Local Perception of Environmental Change in a Semi-Arid Area of Northeast Brazil: A New Approach for the Use of Participatory Methods at the Level of Family Units [Book Review]
David Bourget (Western Ontario)
David Chalmers (ANU, NYU)
Rafael De Clercq
Jack Alan Reynolds
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Journal of Agricultural and Environmental Ethics 24 (5):511-531 (2011)
The diversity of plant resources in the Brazilian semi-arid region is being compromised by practices related to agriculture, pastures, and forest harvesting, especially in areas containing Caatinga vegetation (xeric shrublands and thorn forests). The impact of these practices constitutes a series of complex factors involving local issues, creating a need for further scientific studies on the social-environmental dynamics of natural resource use. Through participatory methods, the present study analyzed people’s representations about local environmental change processes in the Brazilian semi-arid region, taking into consideration local production systems, natural resources, and their importance. Environmental historical graphs were developed with nine local families to analyze landscape changes with regard to cultivated areas and pastures, and their relationship with the availability of native vegetation. Punctuation exercises were performed to observe the importance of each unit that supplied native and cultivated resources. The availability of native resources in the environment is subject to stability, as observed by a majority of the local families. The role of the production units (crops and pastures) was emphasized by most families in the study, especially because of the need for products for subsistence needs and income generation. The current decline of such practices is a consequence of an exodus of field workers and also relates to the conservation of native species that otherwise would have been deforested in favor of agricultural practices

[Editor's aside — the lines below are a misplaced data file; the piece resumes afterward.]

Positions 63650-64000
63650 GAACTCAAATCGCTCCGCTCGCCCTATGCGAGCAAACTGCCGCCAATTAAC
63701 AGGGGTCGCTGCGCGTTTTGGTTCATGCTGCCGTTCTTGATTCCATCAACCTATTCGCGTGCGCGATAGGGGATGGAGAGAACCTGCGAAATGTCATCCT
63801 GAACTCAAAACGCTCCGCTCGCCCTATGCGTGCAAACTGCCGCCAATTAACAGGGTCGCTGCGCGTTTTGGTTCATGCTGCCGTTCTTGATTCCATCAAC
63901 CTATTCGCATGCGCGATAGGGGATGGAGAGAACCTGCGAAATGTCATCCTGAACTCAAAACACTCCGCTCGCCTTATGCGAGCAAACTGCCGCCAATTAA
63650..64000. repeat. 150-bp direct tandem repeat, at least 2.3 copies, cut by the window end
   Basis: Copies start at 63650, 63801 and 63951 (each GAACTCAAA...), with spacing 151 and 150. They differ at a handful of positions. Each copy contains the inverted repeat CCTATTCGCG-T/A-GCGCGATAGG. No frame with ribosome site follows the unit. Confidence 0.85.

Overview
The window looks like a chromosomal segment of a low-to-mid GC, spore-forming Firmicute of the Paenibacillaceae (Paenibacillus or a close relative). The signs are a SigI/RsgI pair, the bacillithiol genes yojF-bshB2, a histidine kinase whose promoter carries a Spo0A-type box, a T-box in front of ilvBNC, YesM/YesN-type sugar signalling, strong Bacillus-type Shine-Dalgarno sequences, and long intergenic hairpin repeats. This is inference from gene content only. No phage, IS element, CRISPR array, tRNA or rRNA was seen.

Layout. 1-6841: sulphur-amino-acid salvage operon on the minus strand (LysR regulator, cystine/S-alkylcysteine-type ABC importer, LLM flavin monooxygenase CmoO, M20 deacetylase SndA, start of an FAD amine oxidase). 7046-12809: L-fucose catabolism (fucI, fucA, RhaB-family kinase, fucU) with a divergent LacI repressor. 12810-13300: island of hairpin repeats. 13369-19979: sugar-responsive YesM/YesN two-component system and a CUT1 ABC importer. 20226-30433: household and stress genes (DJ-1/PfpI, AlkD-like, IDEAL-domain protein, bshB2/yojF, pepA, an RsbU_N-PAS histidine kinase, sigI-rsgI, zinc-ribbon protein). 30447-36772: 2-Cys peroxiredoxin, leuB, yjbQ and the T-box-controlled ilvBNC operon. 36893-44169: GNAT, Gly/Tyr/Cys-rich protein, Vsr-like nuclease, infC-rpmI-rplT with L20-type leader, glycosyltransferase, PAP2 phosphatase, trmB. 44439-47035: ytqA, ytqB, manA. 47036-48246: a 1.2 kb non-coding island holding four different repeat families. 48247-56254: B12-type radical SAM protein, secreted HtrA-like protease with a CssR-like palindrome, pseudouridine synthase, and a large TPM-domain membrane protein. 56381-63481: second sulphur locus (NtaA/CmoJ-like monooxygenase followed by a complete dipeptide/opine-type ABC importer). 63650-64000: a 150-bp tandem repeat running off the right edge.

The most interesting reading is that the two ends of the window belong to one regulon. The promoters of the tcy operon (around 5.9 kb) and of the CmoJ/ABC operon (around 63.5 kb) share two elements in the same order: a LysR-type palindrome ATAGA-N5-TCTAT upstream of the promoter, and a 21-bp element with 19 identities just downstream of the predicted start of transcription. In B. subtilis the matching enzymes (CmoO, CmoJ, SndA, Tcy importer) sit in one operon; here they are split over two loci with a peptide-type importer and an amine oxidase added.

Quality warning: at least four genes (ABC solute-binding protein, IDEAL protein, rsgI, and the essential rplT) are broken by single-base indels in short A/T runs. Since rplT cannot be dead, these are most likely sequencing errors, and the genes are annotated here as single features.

|Keywords||Participatory methods Ethnoecology Human ecology Environmental perception|
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